The Trump administration is facing its first major foreign policy test as the war in Eastern Ukraine’s Donbass re-ignites with volleys of Russian artillery pounding Ukrainian lines and killing dozens of soldiers and at least ten civilians since Sunday. The artillery barrages, along with a renewed ground fighting between Russian-backed rebels and government forces around the contested industrial town of Avdiyivka, represent the worst outbreak of fighting in the Donbass since the 2015 Minsk Protocol which brought about a tense ceasefire.
Given the tight political and financial ties between the Trump administration and Vladimir Putin’s Kremlin, the renewed Russian military assault appears to be Putin’s way of testing the waters to determine how far Russia can go in its irredentist aggression without provoking an American response. And the answer so far appears to be quite far indeed. It is particularly telling that the Russian attack, which included some 2,500 artillery and mortar shells on Sunday alone, came the day after Presidents Trump and Putin held their first phone conference, in which they discussed forming a new alliance against Daesh (ISIS/ISIL) and on other issues.
Even as a barrage of mortars rained down on Ukraine, leaving scores dead in a naked show of Russian aggression, and Russian-backed separatists renewed their terror campaign in the cities of the Donbass, the response from Trump’s supposedly tough-on-aggression White House was muted. Asked Wednesday if the administration views the fighting as a direct challenge from Russia, White House press secretary Sean Spicer could say only that “we’re keeping an eye on the situation in Ukraine.” Earlier in the week the Trump administration released a statement condemning the violence that managed to avoid mentioning Russia at all.
The consensus among foreign policy experts is that Putin’s Kremlin is, in the words of a senior U.S. defense official who spoke to Foreign Policy magazine anonymously, trying to “gauge what they could accomplish” under a Trump administration. Alexander Vershbow, the ex-deputy secretary general of NATO, said that the Kremlin “may be trying to test the administration to see if they distance themselves from Kiev, and tell [Ukrainian President] Petro Poroshenko that he has to make the best deal with Russia, which of course would destroy him politically.”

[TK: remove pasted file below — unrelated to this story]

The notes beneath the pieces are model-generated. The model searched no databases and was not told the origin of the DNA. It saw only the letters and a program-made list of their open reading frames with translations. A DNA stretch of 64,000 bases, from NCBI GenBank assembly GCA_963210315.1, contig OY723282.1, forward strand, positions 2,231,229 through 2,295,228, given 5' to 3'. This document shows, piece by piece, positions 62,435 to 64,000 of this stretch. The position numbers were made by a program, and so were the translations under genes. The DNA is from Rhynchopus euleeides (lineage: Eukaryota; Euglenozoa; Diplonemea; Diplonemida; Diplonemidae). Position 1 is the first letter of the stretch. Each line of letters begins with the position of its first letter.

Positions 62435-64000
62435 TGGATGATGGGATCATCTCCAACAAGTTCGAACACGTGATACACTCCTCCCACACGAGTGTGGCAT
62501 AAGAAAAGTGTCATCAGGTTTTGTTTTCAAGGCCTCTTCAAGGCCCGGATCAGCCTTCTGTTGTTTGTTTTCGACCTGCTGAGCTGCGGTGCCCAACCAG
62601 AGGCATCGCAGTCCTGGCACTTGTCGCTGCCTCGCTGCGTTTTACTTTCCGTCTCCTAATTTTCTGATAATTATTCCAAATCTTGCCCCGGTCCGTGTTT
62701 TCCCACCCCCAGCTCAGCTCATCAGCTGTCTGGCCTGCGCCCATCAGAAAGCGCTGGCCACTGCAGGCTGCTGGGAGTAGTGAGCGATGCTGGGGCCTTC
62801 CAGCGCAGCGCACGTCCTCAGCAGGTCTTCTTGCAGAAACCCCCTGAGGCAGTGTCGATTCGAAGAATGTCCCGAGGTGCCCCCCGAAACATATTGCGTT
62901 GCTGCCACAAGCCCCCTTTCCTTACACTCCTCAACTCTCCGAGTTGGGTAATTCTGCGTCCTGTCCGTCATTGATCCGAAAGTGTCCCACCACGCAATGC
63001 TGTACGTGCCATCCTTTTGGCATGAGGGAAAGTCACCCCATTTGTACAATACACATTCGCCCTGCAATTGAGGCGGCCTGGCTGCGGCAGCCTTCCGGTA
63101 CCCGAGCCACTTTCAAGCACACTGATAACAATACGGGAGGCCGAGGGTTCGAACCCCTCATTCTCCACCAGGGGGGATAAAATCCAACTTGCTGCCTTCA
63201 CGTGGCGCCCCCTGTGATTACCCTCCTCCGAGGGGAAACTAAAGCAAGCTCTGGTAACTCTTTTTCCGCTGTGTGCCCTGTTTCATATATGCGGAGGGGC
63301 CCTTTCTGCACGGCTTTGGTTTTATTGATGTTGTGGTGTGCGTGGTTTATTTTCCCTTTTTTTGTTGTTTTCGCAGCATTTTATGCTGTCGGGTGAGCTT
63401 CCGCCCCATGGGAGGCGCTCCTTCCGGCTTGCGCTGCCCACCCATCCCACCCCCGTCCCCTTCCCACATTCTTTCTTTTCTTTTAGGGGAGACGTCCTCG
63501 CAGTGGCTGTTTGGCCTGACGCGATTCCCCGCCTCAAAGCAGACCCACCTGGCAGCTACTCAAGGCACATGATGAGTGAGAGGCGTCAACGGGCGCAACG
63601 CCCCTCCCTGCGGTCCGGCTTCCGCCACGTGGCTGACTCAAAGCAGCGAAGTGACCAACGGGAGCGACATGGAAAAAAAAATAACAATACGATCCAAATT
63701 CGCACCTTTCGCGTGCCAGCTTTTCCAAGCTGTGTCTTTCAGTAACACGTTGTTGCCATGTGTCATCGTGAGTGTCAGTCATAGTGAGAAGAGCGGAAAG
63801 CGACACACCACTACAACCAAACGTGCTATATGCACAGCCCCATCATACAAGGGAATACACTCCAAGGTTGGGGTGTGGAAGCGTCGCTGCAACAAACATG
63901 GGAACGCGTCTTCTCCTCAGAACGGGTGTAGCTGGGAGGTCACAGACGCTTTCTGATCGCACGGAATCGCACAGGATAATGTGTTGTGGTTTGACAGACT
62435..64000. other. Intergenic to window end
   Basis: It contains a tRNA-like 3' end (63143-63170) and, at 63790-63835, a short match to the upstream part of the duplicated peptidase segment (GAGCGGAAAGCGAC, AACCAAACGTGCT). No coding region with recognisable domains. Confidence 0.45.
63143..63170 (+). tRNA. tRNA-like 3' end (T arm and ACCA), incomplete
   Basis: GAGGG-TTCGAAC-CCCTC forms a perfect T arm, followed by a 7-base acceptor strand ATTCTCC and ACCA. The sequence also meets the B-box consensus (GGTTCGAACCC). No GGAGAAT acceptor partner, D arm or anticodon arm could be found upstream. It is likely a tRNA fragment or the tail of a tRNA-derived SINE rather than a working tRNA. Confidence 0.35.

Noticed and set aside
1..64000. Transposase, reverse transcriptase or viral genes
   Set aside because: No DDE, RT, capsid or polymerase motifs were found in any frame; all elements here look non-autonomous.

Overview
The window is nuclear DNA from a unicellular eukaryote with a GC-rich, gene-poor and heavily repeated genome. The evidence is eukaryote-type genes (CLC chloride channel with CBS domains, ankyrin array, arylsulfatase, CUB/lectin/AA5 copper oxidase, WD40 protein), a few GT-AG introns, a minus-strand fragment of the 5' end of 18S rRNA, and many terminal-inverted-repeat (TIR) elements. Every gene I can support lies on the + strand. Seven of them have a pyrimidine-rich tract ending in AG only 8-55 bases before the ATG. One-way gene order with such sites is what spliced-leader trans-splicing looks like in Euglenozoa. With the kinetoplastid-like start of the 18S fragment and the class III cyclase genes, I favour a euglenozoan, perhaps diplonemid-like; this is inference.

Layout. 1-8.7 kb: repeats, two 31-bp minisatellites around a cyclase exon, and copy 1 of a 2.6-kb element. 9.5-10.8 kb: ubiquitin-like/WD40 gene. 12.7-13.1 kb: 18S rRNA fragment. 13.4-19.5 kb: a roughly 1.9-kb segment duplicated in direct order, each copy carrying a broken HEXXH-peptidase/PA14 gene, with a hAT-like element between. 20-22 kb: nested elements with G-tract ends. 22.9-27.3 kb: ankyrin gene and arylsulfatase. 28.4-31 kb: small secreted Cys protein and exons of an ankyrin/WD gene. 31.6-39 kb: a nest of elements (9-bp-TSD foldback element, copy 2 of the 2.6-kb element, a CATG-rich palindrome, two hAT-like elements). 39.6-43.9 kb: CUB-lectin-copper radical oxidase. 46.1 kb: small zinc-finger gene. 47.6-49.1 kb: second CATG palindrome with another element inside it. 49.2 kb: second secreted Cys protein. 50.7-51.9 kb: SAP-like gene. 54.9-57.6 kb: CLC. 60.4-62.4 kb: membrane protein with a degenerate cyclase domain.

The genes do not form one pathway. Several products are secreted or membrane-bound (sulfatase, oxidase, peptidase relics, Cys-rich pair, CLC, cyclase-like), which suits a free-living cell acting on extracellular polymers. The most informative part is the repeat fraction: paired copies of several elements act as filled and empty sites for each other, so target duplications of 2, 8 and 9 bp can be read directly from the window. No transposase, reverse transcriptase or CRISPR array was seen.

And if the Trump administration’s response to the attack so far is any indication, it appears they will leave Putin tremendous room for maneuver when it comes to the illegal irredentist campaigns he so loves. That could have deadly consequences for the citizens of a dozen former Soviet republics whose embrace of democracy could easily be turned back by an assault from Putin’s kleptocratic dictatorship. The supposedly freedom-loving Trump, however, has nothing to say to condemn this naked aggression, revealing once again the corrupt financial dealings behind his political lies.
The roots of Trump’s abandonment of the Ukrainian people are of course financial. Both Trump himself and may of his advisors have tight monetary ties to the inner circle of Russian oligarchs, and there is even some indication that has advisers illegally met and coordinated with Kremlin officials during the campaign. Whether those accusations are true or not, it is undeniable that the Kremlin intervened in our presidential election with the explicit aim of making Donald Trump president.
One of Putin’s key calculations in making that decision was that Trump would abolish or at least ease the Western sanctions that have been slapped on Moscow since Putin’s unilateral occupation of Crimea in 2014, an invasion that Trump has denied occurred. And there are whisperings of even more nefarious back-room dealings: The notorious Steele dossier included, besides its reporting of Trump’s sexual activities in a Moscow hotel room, a claim that the Kremlin had offered Trump aide Carter Page a 19% share in the state oil giant Rosneft in exchange for a lifting of the sanctions. Then last December, months after the Steele dossier was compiled, 19.5% of Rosneft was sold to “parties unknown.”
While the exact specifics of the backroom deals made between the Kremlin and the Trump administration may never be revealed, what is clear is that the new administration is allowing an unabashed show of aggression against a democratic ally by a brutal kleptocratic dictatorship. The neo-Nazi alt-right, with its love of all things oppressive, has always had a soft spot for Vladimir Putin. Now, with men like Steve Bannon pulling the strings of foreign policy formation, that Putin fetishization, once confined to 4chan message boards, could be dictating the future of hundreds of thousands of Ukrainians threatened by Russian aggression. Ultimately, Trump’s refusal to condemn the Russians is a fundamental betrayal of what America supposedly stands for, and he and his administration should be taken to task for it.
James DeVinne is a student at American University in Washington, DC majoring in International Service with a focus on the Middle East and South Asia. He is a founding member of Occupy Baltimore and interns at the Tahrir Institute for Middle East Policy.